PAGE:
|Publication number||US7197496 B2|
|Application number||US 10/761,183|
|Publication date||Mar 27, 2007|
|Filing date||Jan 20, 2004|
|Priority date||Jan 20, 2004|
|Also published as||US20050160091|
|Publication number||10761183, 761183, US 7197496 B2, US 7197496B2, US-B2-7197496, US7197496 B2, US7197496B2|
|Inventors||Brent H. Daniel, Timo J. Salo, Kevin J. Williams|
|Original Assignee||International Business Machines Corporation|
|Export Citation||BiBTeX, EndNote, RefMan|
|Patent Citations (15), Classifications (12), Legal Events (4)|
|External Links: USPTO, USPTO Assignment, Espacenet|
The invention relates to the field of computer databases. In particular, the invention relates to an apparatus and method for simplifying database query constructs and enabling a computer program to dynamically discover the order and type of data requested through the simplified query.
The invention described in detail below will be understood best in light of the following discussion of the state of the art and the problem that the invention solves.
Electronic databases provide a solution for long-term storage needs, as well as rapid search and retrieval of information. A database is merely a collection of data stored together and organized for rapid search and retrieval. In general, a database stores information internally as one or more “tables.” A table is a collection of “records” (also called “rows”), and a record is a collection of “fields” (also called “columns”). Every record in a given table must have the same number of fields. Fields contain discrete data values.
In general, most databases are either hierarchical or relational. A database that implements a hierarchical data model links data together by embedding pointers within the data. The links in a hierarchical database are static. Static links decrease the complexity of data access, but limit flexibility. The relational model evolved as a means to improve the flexibility of data access. Relational models do not rely on static links. Rather, relational models allow a user to link data together dynamically. Dynamic links, in turn, enable a user to tailor data access to specific needs.
Typically, a database management system (DBMS) provides a user interface (UI) through which a user may access the, information contained in a database. A DBMS commonly implements some form of command language that allows a user to construct a request for specific information. The Structured Query Language (SQL) is one example of a command language that has gained widespread acceptance in the art. A command that requests information from a database is referred to generally as a “query.” A DBMS responds to a user's query by returning the requested information in a “result set.” A result set may be displayed on the user's screen as a series of rows and columns, or may be saved to a file for future use or further processing.
Similarly, a DBMS usually provides an application program interface (API) through which other computer programs may access the information contained in a database. Although the implementations vary from one DBMS to another, many DBMS APIs make use of a command language similar to the command language that the DBMS implements in the UI. APIs commonly allow a programmer simply to embed the same command language within the program. And just as a DBMS returns a result set to a user in response to a user's query, a DBMS returns a result set to a program in response to the program's query.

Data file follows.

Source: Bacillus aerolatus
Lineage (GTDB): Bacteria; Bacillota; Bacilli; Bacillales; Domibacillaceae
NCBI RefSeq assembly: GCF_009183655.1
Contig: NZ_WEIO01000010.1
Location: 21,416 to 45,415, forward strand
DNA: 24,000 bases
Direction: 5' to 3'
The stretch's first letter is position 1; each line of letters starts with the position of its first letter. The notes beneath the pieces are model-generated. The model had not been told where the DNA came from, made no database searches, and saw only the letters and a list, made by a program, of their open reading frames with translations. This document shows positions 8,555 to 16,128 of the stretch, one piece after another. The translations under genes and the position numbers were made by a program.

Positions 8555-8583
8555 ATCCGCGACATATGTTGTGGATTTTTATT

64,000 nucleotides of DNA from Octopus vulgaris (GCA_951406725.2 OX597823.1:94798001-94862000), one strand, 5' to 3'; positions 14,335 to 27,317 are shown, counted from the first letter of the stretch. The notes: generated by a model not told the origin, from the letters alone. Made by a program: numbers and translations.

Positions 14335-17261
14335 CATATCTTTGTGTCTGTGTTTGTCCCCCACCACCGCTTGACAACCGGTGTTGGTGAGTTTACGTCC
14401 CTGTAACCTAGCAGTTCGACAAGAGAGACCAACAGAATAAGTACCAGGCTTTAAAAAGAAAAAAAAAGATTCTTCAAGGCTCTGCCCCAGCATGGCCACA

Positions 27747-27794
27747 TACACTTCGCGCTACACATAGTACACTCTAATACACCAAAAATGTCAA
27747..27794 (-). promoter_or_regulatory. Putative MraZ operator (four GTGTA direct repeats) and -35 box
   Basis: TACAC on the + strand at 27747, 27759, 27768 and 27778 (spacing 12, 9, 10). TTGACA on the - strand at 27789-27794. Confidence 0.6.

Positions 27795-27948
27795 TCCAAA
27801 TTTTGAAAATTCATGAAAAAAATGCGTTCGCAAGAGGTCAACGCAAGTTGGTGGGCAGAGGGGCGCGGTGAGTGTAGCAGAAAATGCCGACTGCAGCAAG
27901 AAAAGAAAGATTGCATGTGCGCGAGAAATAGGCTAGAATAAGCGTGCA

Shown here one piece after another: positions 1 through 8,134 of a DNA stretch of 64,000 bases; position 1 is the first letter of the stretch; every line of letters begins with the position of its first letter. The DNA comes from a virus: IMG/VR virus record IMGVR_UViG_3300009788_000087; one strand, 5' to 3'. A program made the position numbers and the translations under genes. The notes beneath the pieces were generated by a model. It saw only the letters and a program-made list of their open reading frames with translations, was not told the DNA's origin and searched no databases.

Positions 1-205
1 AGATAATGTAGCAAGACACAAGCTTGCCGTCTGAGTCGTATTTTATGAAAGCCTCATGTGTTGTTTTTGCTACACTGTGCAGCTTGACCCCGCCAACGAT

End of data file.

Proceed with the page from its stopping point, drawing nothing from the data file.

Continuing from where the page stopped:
A query generally consists of a statement that identifies what information should be retrieved and where that information can be found. Most DBMSs require a query to state (at a minimum) from which table or tables to retrieve the data (a “from-clause”), which fields to retrieve (a “select-clause”), and the selection criteria (a “where-clause”). If the query identifies two or more tables in a relational database, the query must also state the relation between the tables.
Regardless, though, of whether a DBMS is responding to a user's query or a program's query, the query statement determines the arrangement (or “shape”) of the result set returned by a DBMS. In particular, the result set presents the fields in the order that they were stated in the select-clause. A user, of course, usually knows the order in which the fields were stated in the select-clause and, thus, knows the shape of the result set in advance. Similarly, a programmer that embeds query statements in a program knows the shape of the result set in advance. Advance knowledge of the result set's shape allows a programmer to build a program that anticipates a particular shape and processes the result set accordingly.
There are many occasions, however, when it is desirable to build programs that can interact with a database without knowing the shape of a result set in advance. For example, many programs are built to provide a layer of abstraction between a database and an end-user program. Programs that provide this layer of abstraction are commonly referred to as “middleware.” In order to maximize usability and flexibility, a middleware program needs to be able to accommodate queries that come from an end-user program, or even end-users themselves. Thus, a middleware programmer usually will not know the result shape in advance, and must be able to discover dynamically the result shape as the program is executing. One possible method of dynamic shape discovery is to parse the query statement within the middleware program. Parsing a query statement, though, is a complicated process and requires substantial additional programming effort. Furthermore, the parsing method would result in slower execution and redundant parsing, since a DBMS must also parse the query statement. Therefore, a need exists for a method of dynamically discovering the shape of a result set, without the development and use of a complicated and time consuming language parser.
The present invention comprises a Dynamic Query Interface (DQI). The DQI provides an apparatus and method for dynamically discovering the shape of data returned by a DBMS in response to a query statement. The DQI comprises a Query Schema, a Select Macro, and a Macro Expansion Module (MEM).
A Query Schema comprises information about particular Query Entities and, if needed, Schema Relations. In particular, a Query Schema includes the names and types of fields that comprise each Query Entity.